5 Tanaka et al. BMC Cancer (2017) 17:573 Page 5 of 8 a b Fig. 1 a Biochemical recurrence-free rate using the Phoenix definition b Biochemical recurrence-free rate using the definition of PSA 0.2 ng/ml value of <0.2 ng/ml with a normal testosterone level at the last follow-up (after at least 4 years). In univariate analysis, treatment modality (IMRT vs. LDR-BT), PSA ( 10 ng/ml vs. > 20 ng/ml), BED (< 160 Gy2 vs. One hundred sixty to One hundred eighty Gy2, and 180 Gy2 ), age ( 64 years vs. Sixty four to seventy five years), risk (low vs. high), and ADT use (none vs. neoad+/ad+) were significant parameters predicting a last PSA value of <0.2 ng/ml with a normal testosterone level at the last follow-up (after at least 4 years). In the multivariate analysis, LDR-BT, higher BED and older patients remained independent parameters. Discussion LDR-BT has come to be widely used as a definitive treatment modality for prostate cancer, not only for low-risk patients, but also for intermediate and high-risk patients in recent years. At present, the oncologic outcome of patients who undergo LDR-BT is reportedly similar to that of patients who undergo IMRT as well as radical prostatectomy [1 6]. However, the definition of recurrence is different for prostatectomy and for radiation therapy. It is inappropriate to compare the oncologic outcome using different definitions. To address this issue, Critz et al. reported the long-term oncologic outcomes in patients who underwent LDR-BT in combination with EBRT using the same definition of surgery (the definition of PSA 0.2ng/mL)[8].Thisisthefirstreportto compare LDR-BT with radical prostatectomy using the same definition. The long-term oncologic outcomes were similar between LDR-BT and surgery. We also reported the oncologic outcome in patients who underwent LDR-BT using the definition of PSA 0.2 ng/ml [9]. Approximately 80% of patients showed a low PSA value of below 0.2 ng/ml at the last follow-up. In the present study, we demonstrated that the PSA value at the follow-up is significantly different for LDR- BT and IMRT. Indeed, 77.5% of the LDR-BT group showed PSA < 0.2 ng/ml at the last follow-up, while only 49.7% of the IMRT group did (Table 2). However, neoadjuvant ADT and/or adjuvant ADT (2 3 years) is often used in patients who undergo LDR-BT or IMRT a b Fig. 2 a Biochemical recurrence-free rate of the LDR-BT group stratified by D Amico risk classification using the Phoenix definition. b Biochemical recurrence-free rate of the IMRT group stratified by D Amico risk classification using the Phoenix definition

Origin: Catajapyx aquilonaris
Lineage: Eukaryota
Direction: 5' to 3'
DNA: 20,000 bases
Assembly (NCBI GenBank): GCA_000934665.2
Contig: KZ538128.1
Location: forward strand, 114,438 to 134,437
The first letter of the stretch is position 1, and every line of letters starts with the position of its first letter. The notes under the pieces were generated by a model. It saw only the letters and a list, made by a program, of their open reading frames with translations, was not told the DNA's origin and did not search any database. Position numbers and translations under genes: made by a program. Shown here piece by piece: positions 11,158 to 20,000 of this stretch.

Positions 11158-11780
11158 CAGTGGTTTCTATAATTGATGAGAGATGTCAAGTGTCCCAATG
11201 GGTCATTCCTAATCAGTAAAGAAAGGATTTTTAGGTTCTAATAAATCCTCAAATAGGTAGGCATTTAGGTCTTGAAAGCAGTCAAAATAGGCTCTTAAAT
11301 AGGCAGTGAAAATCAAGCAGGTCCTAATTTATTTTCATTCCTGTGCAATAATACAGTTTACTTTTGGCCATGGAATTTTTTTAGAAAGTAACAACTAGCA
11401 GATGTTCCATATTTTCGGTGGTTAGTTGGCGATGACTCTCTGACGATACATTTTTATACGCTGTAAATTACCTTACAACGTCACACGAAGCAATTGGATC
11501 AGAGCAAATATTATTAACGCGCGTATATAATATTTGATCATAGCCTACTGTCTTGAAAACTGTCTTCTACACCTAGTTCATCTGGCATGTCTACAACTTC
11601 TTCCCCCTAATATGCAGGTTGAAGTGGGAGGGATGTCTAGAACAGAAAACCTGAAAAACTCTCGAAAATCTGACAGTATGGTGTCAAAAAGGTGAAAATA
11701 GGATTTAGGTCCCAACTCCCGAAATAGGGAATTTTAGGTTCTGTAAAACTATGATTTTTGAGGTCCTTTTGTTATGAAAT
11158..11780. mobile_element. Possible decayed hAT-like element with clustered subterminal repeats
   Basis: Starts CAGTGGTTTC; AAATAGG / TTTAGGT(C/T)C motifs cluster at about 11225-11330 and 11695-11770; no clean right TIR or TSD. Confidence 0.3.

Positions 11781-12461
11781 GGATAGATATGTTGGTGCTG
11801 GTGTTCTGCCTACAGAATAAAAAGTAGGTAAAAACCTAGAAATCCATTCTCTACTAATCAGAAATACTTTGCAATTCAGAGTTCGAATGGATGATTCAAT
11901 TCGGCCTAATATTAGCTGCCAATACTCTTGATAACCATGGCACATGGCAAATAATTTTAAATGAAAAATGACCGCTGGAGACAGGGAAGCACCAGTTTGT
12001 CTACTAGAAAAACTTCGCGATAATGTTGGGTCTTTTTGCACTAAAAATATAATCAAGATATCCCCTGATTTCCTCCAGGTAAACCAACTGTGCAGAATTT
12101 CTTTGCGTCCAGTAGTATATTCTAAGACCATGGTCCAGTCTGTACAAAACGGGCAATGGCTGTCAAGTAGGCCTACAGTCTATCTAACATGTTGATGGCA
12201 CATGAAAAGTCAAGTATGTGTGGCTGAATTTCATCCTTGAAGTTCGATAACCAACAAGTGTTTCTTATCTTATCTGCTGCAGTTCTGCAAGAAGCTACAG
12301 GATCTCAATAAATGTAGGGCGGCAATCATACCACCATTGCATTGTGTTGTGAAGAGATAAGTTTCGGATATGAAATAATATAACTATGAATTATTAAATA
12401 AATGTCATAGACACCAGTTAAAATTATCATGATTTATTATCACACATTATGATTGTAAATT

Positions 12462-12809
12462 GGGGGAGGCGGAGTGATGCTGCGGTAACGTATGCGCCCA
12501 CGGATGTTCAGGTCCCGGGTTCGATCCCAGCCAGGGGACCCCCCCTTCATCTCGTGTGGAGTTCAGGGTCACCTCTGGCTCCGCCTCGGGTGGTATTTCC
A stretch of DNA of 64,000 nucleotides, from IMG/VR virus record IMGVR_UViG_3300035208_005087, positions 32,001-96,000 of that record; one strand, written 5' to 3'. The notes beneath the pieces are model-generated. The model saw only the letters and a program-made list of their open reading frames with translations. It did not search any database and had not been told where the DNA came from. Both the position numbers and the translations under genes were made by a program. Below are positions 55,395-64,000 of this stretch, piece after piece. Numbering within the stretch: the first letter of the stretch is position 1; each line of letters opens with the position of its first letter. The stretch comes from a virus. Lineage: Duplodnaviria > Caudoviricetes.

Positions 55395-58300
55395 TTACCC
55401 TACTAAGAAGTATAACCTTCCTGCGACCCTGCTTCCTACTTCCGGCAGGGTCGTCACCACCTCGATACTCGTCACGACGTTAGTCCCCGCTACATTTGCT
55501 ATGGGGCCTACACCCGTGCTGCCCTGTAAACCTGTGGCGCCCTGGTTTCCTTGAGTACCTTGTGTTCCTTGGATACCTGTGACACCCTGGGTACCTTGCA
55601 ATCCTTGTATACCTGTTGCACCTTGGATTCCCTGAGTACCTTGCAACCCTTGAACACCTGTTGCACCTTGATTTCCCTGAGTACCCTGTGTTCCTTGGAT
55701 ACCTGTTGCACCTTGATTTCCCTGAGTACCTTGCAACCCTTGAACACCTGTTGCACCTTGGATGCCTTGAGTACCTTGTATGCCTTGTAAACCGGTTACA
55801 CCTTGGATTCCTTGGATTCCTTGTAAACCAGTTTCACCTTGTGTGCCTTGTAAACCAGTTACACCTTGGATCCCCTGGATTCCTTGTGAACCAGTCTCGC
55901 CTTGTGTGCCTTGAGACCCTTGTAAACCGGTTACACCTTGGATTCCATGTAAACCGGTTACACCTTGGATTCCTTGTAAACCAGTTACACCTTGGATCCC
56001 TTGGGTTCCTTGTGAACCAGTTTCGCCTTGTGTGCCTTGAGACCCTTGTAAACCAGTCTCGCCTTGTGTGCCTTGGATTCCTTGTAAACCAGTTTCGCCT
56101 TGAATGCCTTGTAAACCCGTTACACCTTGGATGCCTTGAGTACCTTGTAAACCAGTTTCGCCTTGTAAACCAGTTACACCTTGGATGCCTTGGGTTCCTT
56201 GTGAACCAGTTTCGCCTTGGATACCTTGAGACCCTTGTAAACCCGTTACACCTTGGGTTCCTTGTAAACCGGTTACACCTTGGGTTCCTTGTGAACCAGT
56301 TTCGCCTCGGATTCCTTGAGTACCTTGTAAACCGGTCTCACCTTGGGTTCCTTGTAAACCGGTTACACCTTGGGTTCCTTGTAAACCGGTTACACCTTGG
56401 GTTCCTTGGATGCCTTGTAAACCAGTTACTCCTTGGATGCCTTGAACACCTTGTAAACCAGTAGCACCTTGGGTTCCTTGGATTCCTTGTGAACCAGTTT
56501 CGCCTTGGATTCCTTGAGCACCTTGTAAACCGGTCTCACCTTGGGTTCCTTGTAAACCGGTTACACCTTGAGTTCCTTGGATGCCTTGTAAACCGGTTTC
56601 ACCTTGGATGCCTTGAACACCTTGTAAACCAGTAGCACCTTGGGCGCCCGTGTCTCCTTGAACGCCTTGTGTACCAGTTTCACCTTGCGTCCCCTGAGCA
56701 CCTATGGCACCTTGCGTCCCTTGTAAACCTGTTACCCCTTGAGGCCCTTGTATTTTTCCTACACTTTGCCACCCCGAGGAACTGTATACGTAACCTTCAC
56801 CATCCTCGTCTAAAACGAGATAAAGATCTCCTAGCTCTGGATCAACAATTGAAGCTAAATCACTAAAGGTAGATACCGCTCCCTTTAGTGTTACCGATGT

6 Tanaka et al. BMC Cancer (2017) 17:573 Page 6 of 8 a b Fig. 3 a Biochemical recurrence-free rate of the LDR-BT group stratified by D Amico risk classification using the definition of PSA 0.2 ng/ml. b Biochemical recurrence-free rate of the IMRT group stratified by D Amico risk classification using the definition of PSA 0.2 ng/ml for the oncologic effect and /or size reduction of the prostate. Long-term ADT affects recovery of the testosterone level. We also elucidated the influence of the testosterone level in this study (Table 3). After eliminating the effect of ADT by focusing on patients with a normal level of testosterone, 79.2% of patients in the LDR-BT group achieved PSA < 0.2 ng/ml, compared to only 32.1% in the IMRT group (p < 0.001). We also focused on the PSA value at the last follow-up of patients with a follow-up period of at least 4 years. This trend was significant (Tables 4, 5). Jabbari et al. reported a significant difference in the nadir PSA value between LDR-BT and three-dimensional conformal radiation therapy, and also between LDR-BT and conformal proton beam radiotherapy [13]. Previous reports suggested that achievement of a lower PSA value after LDR-BT promises a more favorable oncologic outcome [14, 15]. Ko et al. showed that patients with a PSA nadir of <0.5 ng/ml after LDR-BT had significantly Fig. 4 Biochemical recurrence-free rate of the LDR-BT group stratified by biologically effective dose (BED) using the definition of PSA 0.2 ng/ml higher long-term freedom from biochemical failure and higher freedom from distant metastases [14]. Lo et al. illustrated that patients with 48-month PSA 0.4 ng/ml had a < 1% risk of disease relapse at 8 years after LDR- BT, whereas all patients with 48-month PSA > 1.0 ng/ ml relapsed [15]. Stone et al. reported that patients with higher BED showed significant lower BCR [16]. BED is also the only predictive parameter of cancer-specific survival in multivariate analysis [16]. The BED of LDR-BT, especially in case of combination with EBRT, is significantly higher than that of IMRT. Indeed, Zelefsky et al. reported that the BCR-free rate using the Phoenix definition was significantly lower in patients who underwent IMRT (81 Gy) than in patients who underwent LDR-BT among patients with favorable risk prostate cancer [17]. They also showed the same result for intermediate risk patients who received ultra-high dose IMRT (86.4 Gy) compared with patients who received combined brachytherapy and IMRT [18]. The recently published results of the ASCENDE-RT trial also supported the advantage of LDR-BT boost compared to dose-escalated EBRT (78Gy) in respect to biochemical failure [19]. Previous reports mentioned above and our present study support the fact that patients with a higher BED can achieve a lower PSA nadir, and expect a lower BCR. In the present study, we demonstrated that most patients (86.3%) who underwent LDR-BT achieved PSA < 0.5 ng/ml with a median follow-up period of 75 months. Patients who achieved a higher BED of 178 Gy2 also showed a favorable BCR-free rate (82.3%) using the definition of PSA 0.2 ng/ml in LDR-BT patients (Fig. 4). The univariate logistic analysis showed that treatment modality (IMRT vs. LDR-BT), initial PSA, BED, age, risk classification and ADT use were significant parameters that predicted a last PSA value of <0.2 ng/ml in patients with a normal testosterone level at the last follow-up after at least 4 years (Table 6). In the multivariate